Back in the day….like in the late 1800’s, early 1900’s, If you had a good product, people would buy it. Services were plain sight. If you had a plowing business, you might use your last name and put it together: J&K’s Plowing.
It was clear what you did, and that’s all that mattered. There was no differentiation between how you did it, or what groups of people were best served by your service or product.
Branding came later.
Once commercialism had reached a pivotal point in the 40’s, 50’s and 60’s (think: Mad Men era), consumers needed a way to figure out the difference between very similar products and services.
Simon Clift, Chief Marketing Officer of Unilever, describes branding this way: A brand is the contract between a company and consumers. A bundle of contracts, in fact. And the consumer is the judge and the jury. If he or she believes a company is in breach of that contract either by under performing or straying from its core values, the consumer will simply choose to enter a contract with another brand.
Discovering your company’s brand has many benefits.
It’s sort of like a map for your business. Once you know who you are, it’s easier to write about it, talk about it, and sell it. Your ideal clients will gravitate to it. It will look, feel, smell and taste authentic. You’ll be able to create marketing campaigns based on your brand. You’ll be able to partner with supportive businesses who understand your brand and mission.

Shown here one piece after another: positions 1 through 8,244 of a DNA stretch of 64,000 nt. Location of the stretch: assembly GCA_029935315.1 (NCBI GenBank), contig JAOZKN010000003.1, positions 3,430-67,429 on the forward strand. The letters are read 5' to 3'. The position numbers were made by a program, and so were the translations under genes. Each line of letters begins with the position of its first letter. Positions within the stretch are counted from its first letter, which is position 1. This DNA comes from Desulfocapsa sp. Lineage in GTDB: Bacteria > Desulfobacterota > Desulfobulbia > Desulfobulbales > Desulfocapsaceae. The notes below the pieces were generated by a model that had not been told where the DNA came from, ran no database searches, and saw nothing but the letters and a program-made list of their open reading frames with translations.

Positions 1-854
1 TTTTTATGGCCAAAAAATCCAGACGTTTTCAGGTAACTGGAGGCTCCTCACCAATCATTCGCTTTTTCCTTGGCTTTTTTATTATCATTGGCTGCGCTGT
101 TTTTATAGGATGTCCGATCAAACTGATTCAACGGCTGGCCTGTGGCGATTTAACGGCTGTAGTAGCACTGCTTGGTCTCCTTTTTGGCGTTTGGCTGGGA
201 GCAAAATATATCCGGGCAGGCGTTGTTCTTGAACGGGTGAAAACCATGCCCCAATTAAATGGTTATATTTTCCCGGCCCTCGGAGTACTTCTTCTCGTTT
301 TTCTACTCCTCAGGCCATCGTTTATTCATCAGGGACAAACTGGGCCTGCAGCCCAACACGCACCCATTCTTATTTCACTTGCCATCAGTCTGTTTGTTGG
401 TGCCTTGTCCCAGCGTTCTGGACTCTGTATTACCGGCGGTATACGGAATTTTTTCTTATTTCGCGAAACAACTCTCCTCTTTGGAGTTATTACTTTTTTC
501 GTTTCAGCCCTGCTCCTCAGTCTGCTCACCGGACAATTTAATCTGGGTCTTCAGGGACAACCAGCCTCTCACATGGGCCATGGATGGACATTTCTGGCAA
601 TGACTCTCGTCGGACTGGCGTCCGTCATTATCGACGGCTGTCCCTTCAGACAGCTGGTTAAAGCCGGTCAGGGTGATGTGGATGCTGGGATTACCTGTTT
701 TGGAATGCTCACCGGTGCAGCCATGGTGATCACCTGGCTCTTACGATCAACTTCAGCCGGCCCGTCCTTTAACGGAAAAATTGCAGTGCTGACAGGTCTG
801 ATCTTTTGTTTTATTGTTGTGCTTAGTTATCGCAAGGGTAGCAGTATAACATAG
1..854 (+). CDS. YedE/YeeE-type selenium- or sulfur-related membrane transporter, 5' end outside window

Finding your brand isn’t easy. It’s hard to see the forest through the trees when you own a small business.
Try this exercise. Text five of your closest friends or colleagues and ask them to give you three words that either describe you (if your business is consulting, or centers around you as a person), or describe your business.
The results will not only make you feel great all day (we guarantee it!), but you’ll also get an idea of what other think about you and what you do. If it’s a little off, or not what you expected, adjust. If it’s spot on, keep doing what you’re doing and continue working toward exemplifying those words.
After that…come to our Make Your Website Awesome Workshop all about Envisioning Your Company’s Brand on Monday, April 13th at 9:30am at the Holobeing in Boulder. The intimate, informal class offers plenty of time for self-introspection, Q&A, and individual attention.
Diane Whiddon started Novel Website Design nine years ago to help creative-types get an online presence. Her “failed” career as a romance novelist helped her fall in love with helping others be their best selves and enjoy running their successful businesses.